However, those accounts are at odds with what the Iraqis are saying. A senior Iraqi National Police official participating in the Iraqi governmental probe of the shooting said the Blackwater gunfire was unprovoked and the guards fired randomly, killing several civilians and wounding others

The senior Iraqi police officer said that Blackwater team members were questioned by Iraqi police immediately after the incident and initially said they opened fire in response to a mortar attack. However, he said, they then changed their story at least twice during the 90 minutes they were held.


Blackwater involved in at least 195 shooting incidents

U.S. security contractor Blackwater was involved in at least 195 shooting incidents in Iraq since 2005, says a congressional report. An average of 1.4 per week.

A report prepared by the staff of committee chair Rep. Henry Waxman, released details from Blackwater's own reports of multiple incidents involving Iraqi casualties and said in most instances (84%) Blackwater fired first. State Department rules say Blackwater's actions should be defensive rather than offensive.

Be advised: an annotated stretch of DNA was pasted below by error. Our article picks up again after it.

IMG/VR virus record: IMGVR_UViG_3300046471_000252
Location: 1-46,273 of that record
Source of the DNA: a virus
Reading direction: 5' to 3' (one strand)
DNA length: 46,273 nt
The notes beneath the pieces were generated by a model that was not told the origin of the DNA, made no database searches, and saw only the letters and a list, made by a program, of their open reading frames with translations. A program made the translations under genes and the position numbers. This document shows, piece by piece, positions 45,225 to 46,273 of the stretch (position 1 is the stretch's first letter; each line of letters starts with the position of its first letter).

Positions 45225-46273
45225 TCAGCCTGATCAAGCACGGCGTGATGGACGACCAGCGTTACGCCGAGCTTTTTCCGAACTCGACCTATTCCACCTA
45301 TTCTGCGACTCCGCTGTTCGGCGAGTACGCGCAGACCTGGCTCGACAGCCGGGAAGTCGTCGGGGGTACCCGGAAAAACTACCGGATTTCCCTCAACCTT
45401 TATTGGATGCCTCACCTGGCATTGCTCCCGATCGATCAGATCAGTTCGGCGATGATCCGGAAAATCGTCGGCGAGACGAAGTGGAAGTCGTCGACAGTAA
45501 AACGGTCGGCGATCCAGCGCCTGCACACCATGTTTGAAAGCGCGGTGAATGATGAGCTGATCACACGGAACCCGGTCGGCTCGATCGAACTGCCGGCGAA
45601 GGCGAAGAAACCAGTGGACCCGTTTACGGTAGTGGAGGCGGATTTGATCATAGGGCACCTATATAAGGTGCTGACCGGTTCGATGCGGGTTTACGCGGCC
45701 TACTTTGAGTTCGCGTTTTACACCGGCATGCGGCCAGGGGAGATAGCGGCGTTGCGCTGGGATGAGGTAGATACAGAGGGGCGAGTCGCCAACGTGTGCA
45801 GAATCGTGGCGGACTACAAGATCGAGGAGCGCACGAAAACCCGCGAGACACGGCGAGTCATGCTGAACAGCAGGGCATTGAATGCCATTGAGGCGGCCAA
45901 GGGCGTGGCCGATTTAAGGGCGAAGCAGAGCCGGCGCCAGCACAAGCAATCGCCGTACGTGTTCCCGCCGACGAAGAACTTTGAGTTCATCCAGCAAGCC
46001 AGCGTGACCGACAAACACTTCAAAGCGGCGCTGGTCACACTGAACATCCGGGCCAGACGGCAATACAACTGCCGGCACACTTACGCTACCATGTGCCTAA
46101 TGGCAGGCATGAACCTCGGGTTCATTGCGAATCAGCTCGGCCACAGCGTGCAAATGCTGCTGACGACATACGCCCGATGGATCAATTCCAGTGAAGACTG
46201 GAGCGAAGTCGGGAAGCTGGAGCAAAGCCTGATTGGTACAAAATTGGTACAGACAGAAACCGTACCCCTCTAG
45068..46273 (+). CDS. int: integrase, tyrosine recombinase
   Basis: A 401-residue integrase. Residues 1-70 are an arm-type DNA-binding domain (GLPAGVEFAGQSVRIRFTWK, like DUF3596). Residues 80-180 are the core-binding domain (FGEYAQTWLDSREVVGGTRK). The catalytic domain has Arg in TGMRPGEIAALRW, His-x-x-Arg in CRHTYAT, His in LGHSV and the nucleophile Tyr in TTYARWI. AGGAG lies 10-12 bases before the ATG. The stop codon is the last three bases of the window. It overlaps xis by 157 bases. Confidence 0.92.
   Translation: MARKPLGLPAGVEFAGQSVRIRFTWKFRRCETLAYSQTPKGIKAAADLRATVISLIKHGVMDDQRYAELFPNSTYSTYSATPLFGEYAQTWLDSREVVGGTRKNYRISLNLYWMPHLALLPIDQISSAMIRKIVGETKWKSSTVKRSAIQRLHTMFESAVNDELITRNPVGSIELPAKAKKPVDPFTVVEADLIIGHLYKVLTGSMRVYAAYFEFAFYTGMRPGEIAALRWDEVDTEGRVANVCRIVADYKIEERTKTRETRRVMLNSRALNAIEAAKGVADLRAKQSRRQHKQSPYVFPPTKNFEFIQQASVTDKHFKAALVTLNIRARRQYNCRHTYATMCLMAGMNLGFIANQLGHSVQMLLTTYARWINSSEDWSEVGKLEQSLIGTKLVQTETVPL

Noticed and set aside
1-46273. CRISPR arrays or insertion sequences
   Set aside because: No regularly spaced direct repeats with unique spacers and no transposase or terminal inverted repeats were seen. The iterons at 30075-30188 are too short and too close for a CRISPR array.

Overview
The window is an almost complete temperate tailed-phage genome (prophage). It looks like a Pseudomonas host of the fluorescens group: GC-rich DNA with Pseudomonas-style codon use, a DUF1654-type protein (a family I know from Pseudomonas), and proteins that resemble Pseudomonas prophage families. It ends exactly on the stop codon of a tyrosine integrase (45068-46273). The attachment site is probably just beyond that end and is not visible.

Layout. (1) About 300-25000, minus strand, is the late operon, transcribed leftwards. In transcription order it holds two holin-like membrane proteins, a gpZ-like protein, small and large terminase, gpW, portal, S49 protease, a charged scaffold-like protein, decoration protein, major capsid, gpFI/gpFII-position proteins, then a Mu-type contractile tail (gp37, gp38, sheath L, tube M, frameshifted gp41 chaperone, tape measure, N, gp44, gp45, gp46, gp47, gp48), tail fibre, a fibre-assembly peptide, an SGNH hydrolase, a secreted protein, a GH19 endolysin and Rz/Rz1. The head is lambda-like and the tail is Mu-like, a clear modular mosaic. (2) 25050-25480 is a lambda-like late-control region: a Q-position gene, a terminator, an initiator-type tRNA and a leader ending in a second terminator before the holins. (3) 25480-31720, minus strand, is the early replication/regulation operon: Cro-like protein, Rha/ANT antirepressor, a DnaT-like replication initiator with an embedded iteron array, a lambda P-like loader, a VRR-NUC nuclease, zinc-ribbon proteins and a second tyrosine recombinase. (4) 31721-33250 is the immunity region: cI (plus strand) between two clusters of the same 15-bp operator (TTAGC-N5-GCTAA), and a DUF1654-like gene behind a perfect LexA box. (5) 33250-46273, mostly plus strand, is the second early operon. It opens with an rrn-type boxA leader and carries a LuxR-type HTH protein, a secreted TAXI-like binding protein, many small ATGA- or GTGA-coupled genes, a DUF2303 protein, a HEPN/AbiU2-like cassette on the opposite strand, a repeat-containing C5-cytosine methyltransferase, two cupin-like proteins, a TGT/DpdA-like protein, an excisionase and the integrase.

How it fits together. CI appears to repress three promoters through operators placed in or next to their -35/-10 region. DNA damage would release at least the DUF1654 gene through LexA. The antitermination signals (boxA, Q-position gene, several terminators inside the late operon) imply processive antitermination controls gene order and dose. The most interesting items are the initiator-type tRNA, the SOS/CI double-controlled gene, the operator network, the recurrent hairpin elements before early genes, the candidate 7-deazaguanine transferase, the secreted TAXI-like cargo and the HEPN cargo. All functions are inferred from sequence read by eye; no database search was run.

In another development, the FBI said it had been asked by the State Department to send a team of investigators to Iraq to look into the Sept. 16 shootings [in which 2o civilians were killed]. No criminal charges have been filed yet against Blackwater over that incident.

The memorandum also slammed the State Department's oversight of Blackwater and said it was often more interested in getting the company to pay off victims' families and "put the matter behind us" than in investigating what happened.

In a shooting incident on Dec. 24, 2006, a security guard for Iraqi Vice President Adel Abdul-Mahdi was killed by an allegedly drunken Blackwater contractor, who was then flown out of the country and faced no charges, the memorandum said.

The State Department's charge d'affaires recommended Blackwater pay $250,000 and give an "apology." Waxman noted the State Department's diplomatic security said that was too much and would cause Iraqis to "try to get killed." Eventually Blackwater agreed on a $15,000 payment.

In another incident where Blackwater shooters killed an "innocent Iraqi," Waxman said the State Department requested only a $5,000 payment to "put this unfortunate matter behind us quickly."


Blackwater pilot “this is fun” before fatal crash

A 2004 crash that killed everyone on board -- three crew members and three U.S. troops -- was caused by pilots from a Blackwater plane taking a low-level run through a mountain canyon in Afghanistan, testimony revealed Tuesday.